Shevchenko throws less, but lands at a higher rate. This is because she lets her opponent lead, and only pulls the trigger when she sees a clear opening, usually when the opponent has overextended herself on the attack.
Though the wider array of available techniques and strategies changes things, mixed martial artists do tend to fall into one of five basic styles. There are out-fighters (boxers), pressure fighters (swarmers), counter fighters, brawlers (sluggers), and boxer-punchers (a blend of out-fighting and brawling).
Holly Holm is an out-fighter, while Valentina Shevchenko is a counter fighter. Looking at both boxing and MMA, we can see how these two styles, and styles like them, tend to match up.
Guillermo Rigondeaux is one of the very best out-fighters in boxing today. He is also a masterful counter puncher. Either his opponent makes a mistake and Rigondeaux hurts him, or his opponent refuses to engage and Rigondeaux coasts to a pedestrian decision. In Joseph Agbeko, Rigondeaux found a tentative opponent who refused to pressure, and the fight was rather dull.
Terence Crawford was touted as the next big thing in 2013, and in the years since he has lent some serious weight to that assertion. In his HBO debut, however, Crawford met Andrey Klimov, an out-fighter who was none too eager to risk his undefeated record by rushing in. Though Crawford has some dog in him, the fight turned into a contest of two out-fighters, and the action was slow as a result.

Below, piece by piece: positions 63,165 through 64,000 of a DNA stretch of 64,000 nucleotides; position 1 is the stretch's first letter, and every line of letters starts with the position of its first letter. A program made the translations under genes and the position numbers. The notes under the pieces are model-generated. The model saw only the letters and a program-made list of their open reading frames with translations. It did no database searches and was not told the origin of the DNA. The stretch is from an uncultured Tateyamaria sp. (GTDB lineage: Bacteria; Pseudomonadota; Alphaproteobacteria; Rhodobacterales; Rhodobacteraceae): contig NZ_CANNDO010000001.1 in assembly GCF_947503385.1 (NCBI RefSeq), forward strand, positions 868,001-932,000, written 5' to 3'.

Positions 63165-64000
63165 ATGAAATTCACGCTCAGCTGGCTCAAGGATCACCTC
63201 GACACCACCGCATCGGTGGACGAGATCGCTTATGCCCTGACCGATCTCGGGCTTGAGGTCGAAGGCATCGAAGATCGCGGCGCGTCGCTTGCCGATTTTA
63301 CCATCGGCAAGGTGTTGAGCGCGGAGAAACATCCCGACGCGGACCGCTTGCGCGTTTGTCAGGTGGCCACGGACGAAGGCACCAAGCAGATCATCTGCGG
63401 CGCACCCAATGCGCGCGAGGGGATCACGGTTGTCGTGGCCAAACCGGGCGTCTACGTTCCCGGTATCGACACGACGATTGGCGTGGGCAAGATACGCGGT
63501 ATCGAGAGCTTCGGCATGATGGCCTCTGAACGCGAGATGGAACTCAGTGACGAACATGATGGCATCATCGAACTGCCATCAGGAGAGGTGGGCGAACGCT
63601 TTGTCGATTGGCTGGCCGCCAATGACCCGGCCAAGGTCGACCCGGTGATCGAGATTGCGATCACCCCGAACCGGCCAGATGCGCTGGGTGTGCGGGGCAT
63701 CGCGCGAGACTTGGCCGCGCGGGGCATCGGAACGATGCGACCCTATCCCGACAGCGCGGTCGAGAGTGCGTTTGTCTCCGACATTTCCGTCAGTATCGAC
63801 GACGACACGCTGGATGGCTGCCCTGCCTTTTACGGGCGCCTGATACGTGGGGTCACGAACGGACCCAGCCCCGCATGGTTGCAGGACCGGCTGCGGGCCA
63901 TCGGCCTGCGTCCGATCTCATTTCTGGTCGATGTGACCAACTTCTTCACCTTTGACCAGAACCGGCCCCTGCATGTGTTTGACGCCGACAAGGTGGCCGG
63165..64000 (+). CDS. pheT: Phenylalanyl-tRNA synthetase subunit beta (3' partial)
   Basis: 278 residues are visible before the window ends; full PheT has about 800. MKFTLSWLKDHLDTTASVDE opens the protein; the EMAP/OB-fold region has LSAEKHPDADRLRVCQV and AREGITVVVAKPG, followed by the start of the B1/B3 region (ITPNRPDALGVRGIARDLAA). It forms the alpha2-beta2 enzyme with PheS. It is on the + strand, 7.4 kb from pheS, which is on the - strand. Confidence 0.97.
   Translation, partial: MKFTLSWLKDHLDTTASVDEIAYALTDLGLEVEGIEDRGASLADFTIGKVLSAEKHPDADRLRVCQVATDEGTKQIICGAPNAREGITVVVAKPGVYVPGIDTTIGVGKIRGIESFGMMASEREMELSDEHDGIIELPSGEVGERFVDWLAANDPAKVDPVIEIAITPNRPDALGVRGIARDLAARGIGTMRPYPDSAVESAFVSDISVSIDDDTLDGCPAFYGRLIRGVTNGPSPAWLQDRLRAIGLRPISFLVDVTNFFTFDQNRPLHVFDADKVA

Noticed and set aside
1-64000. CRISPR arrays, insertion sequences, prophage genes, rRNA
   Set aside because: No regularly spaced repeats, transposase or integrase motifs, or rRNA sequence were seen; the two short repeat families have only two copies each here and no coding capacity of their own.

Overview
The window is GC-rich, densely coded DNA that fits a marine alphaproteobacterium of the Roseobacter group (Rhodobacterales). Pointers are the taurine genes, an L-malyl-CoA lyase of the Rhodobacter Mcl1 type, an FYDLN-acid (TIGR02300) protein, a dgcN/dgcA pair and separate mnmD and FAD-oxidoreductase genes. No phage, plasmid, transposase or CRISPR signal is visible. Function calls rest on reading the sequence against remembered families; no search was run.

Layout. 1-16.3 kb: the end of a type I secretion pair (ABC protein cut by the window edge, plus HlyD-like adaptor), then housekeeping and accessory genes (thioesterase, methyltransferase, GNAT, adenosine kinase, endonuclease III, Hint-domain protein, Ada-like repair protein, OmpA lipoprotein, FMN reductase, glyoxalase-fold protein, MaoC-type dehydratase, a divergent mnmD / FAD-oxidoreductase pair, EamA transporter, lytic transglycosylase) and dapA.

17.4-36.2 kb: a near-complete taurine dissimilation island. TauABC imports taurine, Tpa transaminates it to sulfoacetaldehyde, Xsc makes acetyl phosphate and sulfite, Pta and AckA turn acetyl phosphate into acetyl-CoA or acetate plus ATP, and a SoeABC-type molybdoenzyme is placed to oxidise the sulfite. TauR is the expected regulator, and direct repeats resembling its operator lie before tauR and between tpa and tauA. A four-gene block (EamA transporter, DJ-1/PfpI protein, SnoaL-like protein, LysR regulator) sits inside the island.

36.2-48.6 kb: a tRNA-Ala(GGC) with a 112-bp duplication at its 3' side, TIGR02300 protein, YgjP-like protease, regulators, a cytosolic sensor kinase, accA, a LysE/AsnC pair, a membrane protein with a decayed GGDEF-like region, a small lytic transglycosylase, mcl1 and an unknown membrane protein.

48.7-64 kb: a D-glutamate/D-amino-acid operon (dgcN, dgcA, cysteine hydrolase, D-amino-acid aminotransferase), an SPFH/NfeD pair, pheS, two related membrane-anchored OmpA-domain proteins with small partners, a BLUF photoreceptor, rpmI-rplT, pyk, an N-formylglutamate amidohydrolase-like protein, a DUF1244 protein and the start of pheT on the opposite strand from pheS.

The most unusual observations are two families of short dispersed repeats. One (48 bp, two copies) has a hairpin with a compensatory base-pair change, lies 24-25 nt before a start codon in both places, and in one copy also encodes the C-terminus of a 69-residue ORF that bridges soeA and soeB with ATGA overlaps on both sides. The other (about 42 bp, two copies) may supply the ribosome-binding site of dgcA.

Boxer vs Boxer; Bernard Hopkins vs Chad Dawson II
Floyd Mayweather came as close as ever to losing his undefeated record when he faced Marcos Maidana in 2014. The fact that Mayweather, the boxer, overcame the traditionally difficult swarmer matchup is a testament to his skill. And yet, when the two rematched, Maidana made an adjustment. Rather than swarmer or slugger, he fought as a boxer-puncher. The fight was more or less just as close as the first one, but far less dramatic.
And that is where things get tricky.
Style is tied to personality. Most young fighters will find the style that suits them best within the first year or two of training. But personalities change over time, especially in a profession as deeply emotional as prizefighting. Smart fighters make strategic adjustments from one fight to the next. A boxer-puncher can become a boxer, a pressure fighter a brawler, a brawler a boxer-puncher.
With Holly Holm and Valentina Shevchenko, there is always the possibility that either woman could make a drastic change ahead of their bout. What seems like an awkward chess match on paper could very well end up a thrilling war of attrition.
I strongly suspect that Sean Shelby was not counting on an unforeseen change of heart when he made this matchup, however. Instead, Shelby seems to have looked at Holly Holm, identified her as simply a striker, and matched her with another fighter of similar tendencies. On the surface, this might seem a recipe for an action fight, but the long history of matchmaking in boxing suggests otherwise.
Most likely, we can expect a low-intensity sparring match. Holm is never keen to engage, and Shevchenko is never eager to lead. Holm will feint and throw out feelers, and Shevchenko will wait on an opportunity to counter.
The importance of this fight is unquestionable. Holm and Shevchenko are two of the best in the division, and the UFC could easily give either woman a title shot with a win. Whether they will want to is entirely up to the fight itself. Whatever he was thinking when he made this match, Sean Shelby may find himself sorely uninspired when the final bell rings.